3)   The Doctor Who Christmas Special, which is likely to be aired on or about December 25th and will feature the introduction of the Doctor’s new companion. The show will also feature the “return” of Richard E. Grant – he voiced the Doctor in the animated “Scream of the Shalka” and joined Rowan Atkinson, Hugh Grant, Jim Broadbent, and Joanna Lumley in Steven Moffat’s debut Who, the satirical “Curse of Fatal Death.

4)   The 50th anniversary of the show’s debut, which happened mere moments after the BBC announced the death of President John F. Kennedy. Talk about your dramatic lead-ins.

As hyped-up as we may be about the first three items on the above list, I’m far more amused by all the folderol around the 50th Anniversary. Writer/producer/showrunner Steven Moffat has been having enormous fun jerking the fans and media around, teasing the hell out of the event and roughly expanding our enthusiasm to apocalyptic proportions. Previous Doctors Tom Baker, Peter Davison, Sylvester McCoy and David Tennent have all publically committed to return “if asked,” and Christopher Eccleston has actually stopped saying he wouldn’t return under any circumstances, although his work on the next Thor movie might interfere with scheduling. Similarly, John Barrowman’s work on Arrow might mitigate his availability. Colin Baker noted he might have grown, ahem, a bit too big for the part. To me, that sounds like something Moffat can have fun with.

If Moffat is to be believed, there likely will be several or many 50th Anniversary events next year. My question is “will there actually be a regular 50th Anniversary season?” There will be a dramatic made-for-teevee-movie about the creation of the original television show, being produced by Moffat and written by his Sherlock partner Mark Gatiss. There’s quite a feminist hook in this tale, as the show’s original producer, the person who actually got the show on television, was Verity Lambert, one of the very, very few women in such a position at the BBC back in 1963.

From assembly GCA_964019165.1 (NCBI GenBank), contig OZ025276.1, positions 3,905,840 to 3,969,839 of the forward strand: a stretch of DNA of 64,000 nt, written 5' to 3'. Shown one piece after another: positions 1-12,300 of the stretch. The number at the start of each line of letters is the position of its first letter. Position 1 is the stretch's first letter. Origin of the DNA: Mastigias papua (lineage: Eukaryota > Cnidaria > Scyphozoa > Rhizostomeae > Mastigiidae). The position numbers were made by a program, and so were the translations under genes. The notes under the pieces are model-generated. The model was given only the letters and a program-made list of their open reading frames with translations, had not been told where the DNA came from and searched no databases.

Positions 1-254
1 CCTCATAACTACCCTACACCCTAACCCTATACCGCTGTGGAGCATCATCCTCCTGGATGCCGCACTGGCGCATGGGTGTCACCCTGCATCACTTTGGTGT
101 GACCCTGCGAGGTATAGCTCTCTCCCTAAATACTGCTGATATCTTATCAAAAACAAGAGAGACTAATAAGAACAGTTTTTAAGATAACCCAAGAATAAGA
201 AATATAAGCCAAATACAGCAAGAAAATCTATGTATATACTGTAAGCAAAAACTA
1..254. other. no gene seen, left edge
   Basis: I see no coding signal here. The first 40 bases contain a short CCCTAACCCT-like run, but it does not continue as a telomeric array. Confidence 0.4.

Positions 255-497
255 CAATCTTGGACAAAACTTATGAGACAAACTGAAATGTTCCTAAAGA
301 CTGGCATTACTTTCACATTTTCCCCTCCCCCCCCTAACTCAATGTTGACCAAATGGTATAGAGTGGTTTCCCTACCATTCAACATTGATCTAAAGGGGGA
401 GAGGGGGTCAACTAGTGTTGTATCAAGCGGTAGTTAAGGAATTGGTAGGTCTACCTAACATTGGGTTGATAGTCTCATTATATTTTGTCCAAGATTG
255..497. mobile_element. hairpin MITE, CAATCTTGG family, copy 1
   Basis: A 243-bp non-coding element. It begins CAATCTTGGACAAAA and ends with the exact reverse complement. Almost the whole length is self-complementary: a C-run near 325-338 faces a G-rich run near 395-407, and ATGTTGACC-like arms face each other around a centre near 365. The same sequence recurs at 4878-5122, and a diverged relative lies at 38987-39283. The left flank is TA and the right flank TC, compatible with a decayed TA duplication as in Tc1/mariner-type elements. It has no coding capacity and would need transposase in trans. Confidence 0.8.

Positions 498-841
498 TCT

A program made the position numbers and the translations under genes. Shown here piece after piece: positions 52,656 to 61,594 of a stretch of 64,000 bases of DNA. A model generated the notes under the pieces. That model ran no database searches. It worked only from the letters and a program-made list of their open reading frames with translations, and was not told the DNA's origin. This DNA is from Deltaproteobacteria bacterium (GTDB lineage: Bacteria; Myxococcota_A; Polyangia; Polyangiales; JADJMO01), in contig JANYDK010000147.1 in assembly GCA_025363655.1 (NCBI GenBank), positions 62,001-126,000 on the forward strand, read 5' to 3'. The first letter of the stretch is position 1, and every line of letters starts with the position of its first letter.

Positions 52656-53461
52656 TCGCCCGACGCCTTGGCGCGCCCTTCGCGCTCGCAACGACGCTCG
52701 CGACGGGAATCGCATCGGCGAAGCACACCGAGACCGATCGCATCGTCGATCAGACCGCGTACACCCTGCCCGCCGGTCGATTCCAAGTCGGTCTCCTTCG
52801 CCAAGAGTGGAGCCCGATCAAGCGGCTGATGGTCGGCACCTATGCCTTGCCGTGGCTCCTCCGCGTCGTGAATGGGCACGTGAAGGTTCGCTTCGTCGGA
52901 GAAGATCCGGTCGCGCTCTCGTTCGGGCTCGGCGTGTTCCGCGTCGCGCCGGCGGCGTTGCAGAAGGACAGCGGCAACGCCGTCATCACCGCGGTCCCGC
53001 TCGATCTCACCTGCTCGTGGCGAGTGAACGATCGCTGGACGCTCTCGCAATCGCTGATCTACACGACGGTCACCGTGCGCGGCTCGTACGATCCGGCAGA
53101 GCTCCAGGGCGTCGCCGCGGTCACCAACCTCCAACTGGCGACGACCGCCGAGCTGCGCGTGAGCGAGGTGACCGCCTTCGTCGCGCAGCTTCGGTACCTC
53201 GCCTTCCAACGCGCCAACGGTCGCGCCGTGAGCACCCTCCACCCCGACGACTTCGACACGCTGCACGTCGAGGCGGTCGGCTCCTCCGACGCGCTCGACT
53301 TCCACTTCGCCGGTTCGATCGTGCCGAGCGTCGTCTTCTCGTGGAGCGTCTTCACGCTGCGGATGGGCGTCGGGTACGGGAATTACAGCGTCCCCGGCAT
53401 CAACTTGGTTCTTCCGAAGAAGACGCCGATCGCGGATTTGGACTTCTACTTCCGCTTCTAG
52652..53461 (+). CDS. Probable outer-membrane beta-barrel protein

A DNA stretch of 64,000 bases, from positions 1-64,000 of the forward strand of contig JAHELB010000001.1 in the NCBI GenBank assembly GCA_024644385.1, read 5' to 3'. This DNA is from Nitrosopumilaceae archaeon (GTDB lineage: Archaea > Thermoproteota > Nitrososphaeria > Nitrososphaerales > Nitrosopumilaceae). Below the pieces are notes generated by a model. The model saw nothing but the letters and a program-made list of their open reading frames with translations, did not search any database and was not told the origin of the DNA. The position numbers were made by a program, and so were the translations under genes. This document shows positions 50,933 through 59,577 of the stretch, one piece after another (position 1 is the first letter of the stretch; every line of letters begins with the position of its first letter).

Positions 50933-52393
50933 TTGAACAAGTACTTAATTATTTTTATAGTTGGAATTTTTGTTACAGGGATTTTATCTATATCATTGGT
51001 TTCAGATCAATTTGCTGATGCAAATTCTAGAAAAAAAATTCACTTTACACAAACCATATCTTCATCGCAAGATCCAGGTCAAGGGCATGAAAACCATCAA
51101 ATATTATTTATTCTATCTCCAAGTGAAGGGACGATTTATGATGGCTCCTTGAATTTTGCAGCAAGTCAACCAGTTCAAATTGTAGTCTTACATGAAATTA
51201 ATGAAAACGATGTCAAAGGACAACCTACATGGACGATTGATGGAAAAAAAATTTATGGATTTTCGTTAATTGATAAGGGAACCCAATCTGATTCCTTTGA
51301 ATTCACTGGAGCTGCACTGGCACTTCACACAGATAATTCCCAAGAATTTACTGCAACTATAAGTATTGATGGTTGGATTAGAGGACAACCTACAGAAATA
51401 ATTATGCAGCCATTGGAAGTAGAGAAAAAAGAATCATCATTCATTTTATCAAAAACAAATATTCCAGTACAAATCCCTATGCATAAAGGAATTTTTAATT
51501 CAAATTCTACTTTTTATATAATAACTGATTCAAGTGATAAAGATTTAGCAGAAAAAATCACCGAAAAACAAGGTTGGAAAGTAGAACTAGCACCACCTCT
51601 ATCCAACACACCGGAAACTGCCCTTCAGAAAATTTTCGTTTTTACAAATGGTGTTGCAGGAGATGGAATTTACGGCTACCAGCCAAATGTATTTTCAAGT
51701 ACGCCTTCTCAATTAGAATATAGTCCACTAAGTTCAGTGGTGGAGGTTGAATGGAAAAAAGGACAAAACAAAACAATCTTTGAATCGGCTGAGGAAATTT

Of course, we’ll see all sorts of Doctor Who comics from IDW – we already see all sorts of Doctor Who comics from IDW, including reprints of Dave Gibbons’ beautiful work on the feature – and there will be tons and tons of merchandising and convention thrills. I suspect Community and The Inspector will have something to say about it all as well.

So the rumors will continue to grow in mass, time and space, and the resultant brouhaha will keep the rabble at fever-pitch. Perhaps there will be TARDIS-themed Depends being marketed to those who can’t hold it in.

That’s right, guys. It’s bigger on the inside than it is on the outside.

THURSDAY: Dennis O’Neil waiting on shadowy rooftops.